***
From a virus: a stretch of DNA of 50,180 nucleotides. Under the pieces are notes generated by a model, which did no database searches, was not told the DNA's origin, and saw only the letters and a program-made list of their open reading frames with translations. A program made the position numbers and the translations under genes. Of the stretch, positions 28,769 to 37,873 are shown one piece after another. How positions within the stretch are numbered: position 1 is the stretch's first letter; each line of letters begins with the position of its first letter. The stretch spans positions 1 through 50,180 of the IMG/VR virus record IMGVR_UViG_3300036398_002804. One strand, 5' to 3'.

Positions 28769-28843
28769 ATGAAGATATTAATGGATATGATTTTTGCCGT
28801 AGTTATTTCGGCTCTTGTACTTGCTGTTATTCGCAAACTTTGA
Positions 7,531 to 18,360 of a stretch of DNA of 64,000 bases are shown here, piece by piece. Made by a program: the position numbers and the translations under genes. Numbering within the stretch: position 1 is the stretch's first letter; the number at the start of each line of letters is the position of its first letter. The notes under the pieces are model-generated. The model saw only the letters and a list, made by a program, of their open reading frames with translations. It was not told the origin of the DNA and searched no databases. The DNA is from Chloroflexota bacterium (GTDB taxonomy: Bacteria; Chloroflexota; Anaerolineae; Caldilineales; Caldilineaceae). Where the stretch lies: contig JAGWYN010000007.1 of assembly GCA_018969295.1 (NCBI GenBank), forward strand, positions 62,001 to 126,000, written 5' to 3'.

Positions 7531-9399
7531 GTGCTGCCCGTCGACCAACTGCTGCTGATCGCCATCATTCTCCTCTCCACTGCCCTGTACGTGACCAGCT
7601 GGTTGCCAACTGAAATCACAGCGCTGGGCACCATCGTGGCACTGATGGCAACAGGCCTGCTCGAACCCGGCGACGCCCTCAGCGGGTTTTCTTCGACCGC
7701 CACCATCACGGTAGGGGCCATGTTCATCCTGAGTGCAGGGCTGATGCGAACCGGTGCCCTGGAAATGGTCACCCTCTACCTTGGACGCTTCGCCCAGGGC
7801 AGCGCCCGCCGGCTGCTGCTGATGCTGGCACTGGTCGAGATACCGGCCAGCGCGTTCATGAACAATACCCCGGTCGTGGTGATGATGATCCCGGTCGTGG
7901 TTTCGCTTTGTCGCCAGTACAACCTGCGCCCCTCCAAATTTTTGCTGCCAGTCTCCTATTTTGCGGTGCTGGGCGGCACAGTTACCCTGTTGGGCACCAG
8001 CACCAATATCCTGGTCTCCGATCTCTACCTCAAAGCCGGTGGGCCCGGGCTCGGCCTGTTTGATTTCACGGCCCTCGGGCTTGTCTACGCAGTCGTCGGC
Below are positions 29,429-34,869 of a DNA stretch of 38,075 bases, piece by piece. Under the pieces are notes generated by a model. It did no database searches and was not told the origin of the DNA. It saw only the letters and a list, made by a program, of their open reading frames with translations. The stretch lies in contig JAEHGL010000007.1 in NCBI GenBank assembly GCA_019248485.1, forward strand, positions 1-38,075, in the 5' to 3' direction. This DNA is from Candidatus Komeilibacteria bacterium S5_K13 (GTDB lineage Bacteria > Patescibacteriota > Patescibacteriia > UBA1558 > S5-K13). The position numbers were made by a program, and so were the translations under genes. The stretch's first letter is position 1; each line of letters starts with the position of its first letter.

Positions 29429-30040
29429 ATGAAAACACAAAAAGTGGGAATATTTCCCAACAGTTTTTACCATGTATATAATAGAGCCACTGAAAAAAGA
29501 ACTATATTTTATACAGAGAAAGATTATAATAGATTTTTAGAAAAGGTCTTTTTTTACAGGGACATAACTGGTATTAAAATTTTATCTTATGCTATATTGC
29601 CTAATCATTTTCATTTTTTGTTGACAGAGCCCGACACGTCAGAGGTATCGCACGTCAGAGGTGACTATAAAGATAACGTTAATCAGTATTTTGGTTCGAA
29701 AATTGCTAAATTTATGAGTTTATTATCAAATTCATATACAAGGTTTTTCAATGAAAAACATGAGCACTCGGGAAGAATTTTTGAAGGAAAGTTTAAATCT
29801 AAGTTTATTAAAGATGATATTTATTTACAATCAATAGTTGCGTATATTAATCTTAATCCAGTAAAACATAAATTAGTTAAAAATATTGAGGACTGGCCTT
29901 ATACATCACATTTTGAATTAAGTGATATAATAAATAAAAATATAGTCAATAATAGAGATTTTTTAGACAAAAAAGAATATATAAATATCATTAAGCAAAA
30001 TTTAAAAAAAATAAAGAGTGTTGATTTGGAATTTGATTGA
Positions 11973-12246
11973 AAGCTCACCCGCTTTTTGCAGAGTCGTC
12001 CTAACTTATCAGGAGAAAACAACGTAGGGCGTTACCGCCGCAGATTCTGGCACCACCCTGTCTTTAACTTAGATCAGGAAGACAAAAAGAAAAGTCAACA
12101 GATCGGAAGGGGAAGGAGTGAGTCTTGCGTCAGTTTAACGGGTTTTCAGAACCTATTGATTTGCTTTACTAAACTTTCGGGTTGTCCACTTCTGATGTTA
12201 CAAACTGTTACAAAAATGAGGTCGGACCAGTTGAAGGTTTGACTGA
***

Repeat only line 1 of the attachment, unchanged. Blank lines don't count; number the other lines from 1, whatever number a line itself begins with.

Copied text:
From a virus: a stretch of DNA of 50,180 nucleotides. Under the pieces are notes generated by a model, which did no database searches, was not told the DNA's origin, and saw only the letters and a program-made list of their open reading frames with translations. A program made the position numbers and the translations under genes. Of the stretch, positions 28,769 to 37,873 are shown one piece after another. How positions within the stretch are numbered: position 1 is the stretch's first letter; each line of letters begins with the position of its first letter. The stretch spans positions 1 through 50,180 of the IMG/VR virus record IMGVR_UViG_3300036398_002804. One strand, 5' to 3'.